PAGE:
Disaffiliating white Christians fueled the growth of the religiously unaffiliated in the last 15 years. Only 16% of Americans reported being religiously unaffiliated in 2007; this proportion rose to 19% by 2012, and then gained roughly a percentage point each year from 2012 to 2017.

Reflecting the patterns above, the proportion of religiously unaffiliated Americans hit a high point of 26% in 2018, but has since declined to 23% in 2020 as reported most recently (07.08.2021) in The 2020 Census of American Religion by PRRI (Public Religion Research Institute) a nonprofit, nonpartisan organization dedicated to independent research about religion, culture, and public policy.

This group of 12% of unaffiliated young people who have become more religious in the last five years will lead the next religious revival if the leaders of today’s religions will be open to the desire of young people for religions whose beliefs respect other faiths; and do not claim to be an exclusive we have the ‘only truth’ or ‘only approved by God’ religion.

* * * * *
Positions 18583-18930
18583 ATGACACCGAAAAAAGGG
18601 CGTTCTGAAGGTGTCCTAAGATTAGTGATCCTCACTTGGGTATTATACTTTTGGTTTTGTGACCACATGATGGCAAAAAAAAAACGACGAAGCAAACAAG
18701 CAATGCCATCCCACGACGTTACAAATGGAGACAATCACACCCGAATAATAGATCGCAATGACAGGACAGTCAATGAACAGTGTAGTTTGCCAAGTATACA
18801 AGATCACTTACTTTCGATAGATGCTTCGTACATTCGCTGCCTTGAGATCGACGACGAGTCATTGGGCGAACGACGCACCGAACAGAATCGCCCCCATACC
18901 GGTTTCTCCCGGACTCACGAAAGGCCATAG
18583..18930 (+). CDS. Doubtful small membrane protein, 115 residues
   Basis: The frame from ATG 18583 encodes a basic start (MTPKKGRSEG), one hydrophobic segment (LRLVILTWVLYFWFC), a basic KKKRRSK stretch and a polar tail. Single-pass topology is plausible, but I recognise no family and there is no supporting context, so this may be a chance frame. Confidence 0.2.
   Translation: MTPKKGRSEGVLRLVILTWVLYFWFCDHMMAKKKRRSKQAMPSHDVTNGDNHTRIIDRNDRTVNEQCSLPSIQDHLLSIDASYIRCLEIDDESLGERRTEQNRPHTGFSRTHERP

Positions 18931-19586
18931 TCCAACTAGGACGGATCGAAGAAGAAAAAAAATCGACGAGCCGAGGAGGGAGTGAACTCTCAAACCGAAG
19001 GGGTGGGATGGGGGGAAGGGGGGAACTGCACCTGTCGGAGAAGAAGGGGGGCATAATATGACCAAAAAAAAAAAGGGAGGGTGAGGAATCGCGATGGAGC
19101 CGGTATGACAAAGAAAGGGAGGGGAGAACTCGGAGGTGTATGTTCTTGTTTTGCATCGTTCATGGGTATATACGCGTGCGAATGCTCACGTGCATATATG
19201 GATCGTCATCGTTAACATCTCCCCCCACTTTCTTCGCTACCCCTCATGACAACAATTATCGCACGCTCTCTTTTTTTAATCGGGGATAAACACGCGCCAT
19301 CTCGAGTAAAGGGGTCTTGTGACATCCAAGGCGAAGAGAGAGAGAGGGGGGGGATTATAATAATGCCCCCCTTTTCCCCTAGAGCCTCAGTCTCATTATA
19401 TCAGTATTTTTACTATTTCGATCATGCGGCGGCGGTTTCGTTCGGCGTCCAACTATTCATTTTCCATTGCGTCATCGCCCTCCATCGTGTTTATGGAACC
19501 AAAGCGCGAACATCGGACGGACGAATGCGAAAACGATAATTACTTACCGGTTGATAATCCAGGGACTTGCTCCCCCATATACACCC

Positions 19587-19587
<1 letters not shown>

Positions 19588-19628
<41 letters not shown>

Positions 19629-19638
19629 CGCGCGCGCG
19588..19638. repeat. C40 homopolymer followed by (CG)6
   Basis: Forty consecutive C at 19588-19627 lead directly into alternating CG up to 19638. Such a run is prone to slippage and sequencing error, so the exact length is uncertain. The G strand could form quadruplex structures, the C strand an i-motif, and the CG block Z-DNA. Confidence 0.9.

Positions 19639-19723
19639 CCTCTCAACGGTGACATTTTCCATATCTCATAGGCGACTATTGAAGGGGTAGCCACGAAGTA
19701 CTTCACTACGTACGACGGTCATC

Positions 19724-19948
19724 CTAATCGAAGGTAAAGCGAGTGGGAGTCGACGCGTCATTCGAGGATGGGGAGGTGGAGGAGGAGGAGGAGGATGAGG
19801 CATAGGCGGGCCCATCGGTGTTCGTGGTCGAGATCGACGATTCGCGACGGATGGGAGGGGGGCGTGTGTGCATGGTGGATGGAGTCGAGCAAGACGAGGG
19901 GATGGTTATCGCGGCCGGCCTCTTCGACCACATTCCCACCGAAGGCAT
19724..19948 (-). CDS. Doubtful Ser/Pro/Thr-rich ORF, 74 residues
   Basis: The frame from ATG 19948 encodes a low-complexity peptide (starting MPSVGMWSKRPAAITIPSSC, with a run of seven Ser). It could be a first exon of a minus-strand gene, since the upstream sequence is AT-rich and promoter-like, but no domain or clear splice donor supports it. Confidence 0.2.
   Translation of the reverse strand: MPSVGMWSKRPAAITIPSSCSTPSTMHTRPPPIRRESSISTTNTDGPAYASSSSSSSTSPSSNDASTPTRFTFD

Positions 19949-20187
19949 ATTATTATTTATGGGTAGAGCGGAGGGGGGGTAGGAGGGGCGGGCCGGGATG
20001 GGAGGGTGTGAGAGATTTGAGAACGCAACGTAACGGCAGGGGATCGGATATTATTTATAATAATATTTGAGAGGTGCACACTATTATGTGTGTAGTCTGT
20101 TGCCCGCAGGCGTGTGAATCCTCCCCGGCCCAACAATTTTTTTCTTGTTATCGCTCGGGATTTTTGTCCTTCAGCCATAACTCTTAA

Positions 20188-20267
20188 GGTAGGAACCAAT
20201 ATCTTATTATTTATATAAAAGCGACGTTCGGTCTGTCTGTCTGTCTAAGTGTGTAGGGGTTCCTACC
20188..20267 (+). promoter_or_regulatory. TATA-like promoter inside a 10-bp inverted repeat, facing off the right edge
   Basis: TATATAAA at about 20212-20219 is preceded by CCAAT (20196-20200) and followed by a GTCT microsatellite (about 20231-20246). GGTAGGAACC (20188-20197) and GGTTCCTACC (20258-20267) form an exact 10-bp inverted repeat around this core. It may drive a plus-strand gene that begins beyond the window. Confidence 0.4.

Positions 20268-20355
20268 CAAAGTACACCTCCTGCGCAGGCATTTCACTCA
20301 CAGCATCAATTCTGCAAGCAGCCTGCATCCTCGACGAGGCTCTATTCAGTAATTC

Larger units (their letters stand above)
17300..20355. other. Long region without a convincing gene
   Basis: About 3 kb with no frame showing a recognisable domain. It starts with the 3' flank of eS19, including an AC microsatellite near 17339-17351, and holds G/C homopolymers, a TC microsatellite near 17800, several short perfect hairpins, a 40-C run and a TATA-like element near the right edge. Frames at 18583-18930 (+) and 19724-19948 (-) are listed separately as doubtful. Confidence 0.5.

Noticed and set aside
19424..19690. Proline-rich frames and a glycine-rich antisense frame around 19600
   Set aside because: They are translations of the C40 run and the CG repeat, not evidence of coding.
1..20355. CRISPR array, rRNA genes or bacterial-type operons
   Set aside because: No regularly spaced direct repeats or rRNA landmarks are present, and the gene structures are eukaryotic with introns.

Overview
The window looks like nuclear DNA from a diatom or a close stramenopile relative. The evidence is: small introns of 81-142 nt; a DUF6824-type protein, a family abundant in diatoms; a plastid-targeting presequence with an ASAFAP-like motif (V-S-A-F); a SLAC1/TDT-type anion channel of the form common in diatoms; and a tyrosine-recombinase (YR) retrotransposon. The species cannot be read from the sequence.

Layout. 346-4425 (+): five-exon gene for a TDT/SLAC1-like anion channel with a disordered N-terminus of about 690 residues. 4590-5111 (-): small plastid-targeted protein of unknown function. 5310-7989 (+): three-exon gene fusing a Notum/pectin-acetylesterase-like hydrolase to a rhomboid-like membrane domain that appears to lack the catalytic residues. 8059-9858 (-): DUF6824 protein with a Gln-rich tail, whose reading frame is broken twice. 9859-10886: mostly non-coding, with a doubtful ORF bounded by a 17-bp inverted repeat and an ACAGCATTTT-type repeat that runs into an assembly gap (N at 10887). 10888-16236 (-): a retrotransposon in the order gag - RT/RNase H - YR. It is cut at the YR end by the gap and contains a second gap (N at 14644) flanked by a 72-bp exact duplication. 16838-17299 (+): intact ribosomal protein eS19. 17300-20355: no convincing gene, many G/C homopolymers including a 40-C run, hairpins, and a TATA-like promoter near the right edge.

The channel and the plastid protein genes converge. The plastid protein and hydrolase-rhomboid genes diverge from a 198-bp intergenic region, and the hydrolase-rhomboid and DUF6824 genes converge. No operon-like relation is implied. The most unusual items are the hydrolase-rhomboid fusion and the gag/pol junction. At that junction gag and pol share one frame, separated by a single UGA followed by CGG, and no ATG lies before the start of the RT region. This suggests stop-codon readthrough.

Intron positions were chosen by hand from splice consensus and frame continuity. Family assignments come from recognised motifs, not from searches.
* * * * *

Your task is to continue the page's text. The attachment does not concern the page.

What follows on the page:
This is especially important for America’s Islamic and Jewish leaders because non-Orthodox Judaism and moderate Islam are strong proponents of Religious Pluralism: “Indeed, the believers, Jews, Christians, and Sabians—whoever believes in God and the Last Day and does good will have their reward with their Lord. And there will be no fear for them, nor will they grieve.” (Quran 2:62)

Now the Jewish Chronicle in London reports an unprecedented surge in converts to Liberal and Reform Judaism during the pandemic. On-line classes appear to be a major factor. Students are based in Glasgow, Blackpool, Sheffield, the West Country, and Wales. Manchester Reform Rabbi Robyn Ashworth-Steen reports they have been “inundated by with conversion inquires during the Covid period.”